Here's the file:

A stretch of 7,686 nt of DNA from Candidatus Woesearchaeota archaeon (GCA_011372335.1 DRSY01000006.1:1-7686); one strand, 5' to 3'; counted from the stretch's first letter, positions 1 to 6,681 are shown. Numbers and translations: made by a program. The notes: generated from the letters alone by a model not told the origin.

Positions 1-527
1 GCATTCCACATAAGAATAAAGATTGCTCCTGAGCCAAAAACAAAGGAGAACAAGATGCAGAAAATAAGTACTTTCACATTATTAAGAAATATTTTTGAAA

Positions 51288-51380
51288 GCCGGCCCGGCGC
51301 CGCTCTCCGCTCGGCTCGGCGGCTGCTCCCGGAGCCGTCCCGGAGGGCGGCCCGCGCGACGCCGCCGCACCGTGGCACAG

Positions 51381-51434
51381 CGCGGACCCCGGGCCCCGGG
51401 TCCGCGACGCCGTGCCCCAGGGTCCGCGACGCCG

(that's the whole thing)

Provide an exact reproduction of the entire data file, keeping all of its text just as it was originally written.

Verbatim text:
A stretch of 7,686 nt of DNA from Candidatus Woesearchaeota archaeon (GCA_011372335.1 DRSY01000006.1:1-7686); one strand, 5' to 3'; counted from the stretch's first letter, positions 1 to 6,681 are shown. Numbers and translations: made by a program. The notes: generated from the letters alone by a model not told the origin.

Positions 1-527
1 GCATTCCACATAAGAATAAAGATTGCTCCTGAGCCAAAAACAAAGGAGAACAAGATGCAGAAAATAAGTACTTTCACATTATTAAGAAATATTTTTGAAA

Positions 51288-51380
51288 GCCGGCCCGGCGC
51301 CGCTCTCCGCTCGGCTCGGCGGCTGCTCCCGGAGCCGTCCCGGAGGGCGGCCCGCGCGACGCCGCCGCACCGTGGCACAG

Positions 51381-51434
51381 CGCGGACCCCGGGCCCCGGG
51401 TCCGCGACGCCGTGCCCCAGGGTCCGCGACGCCG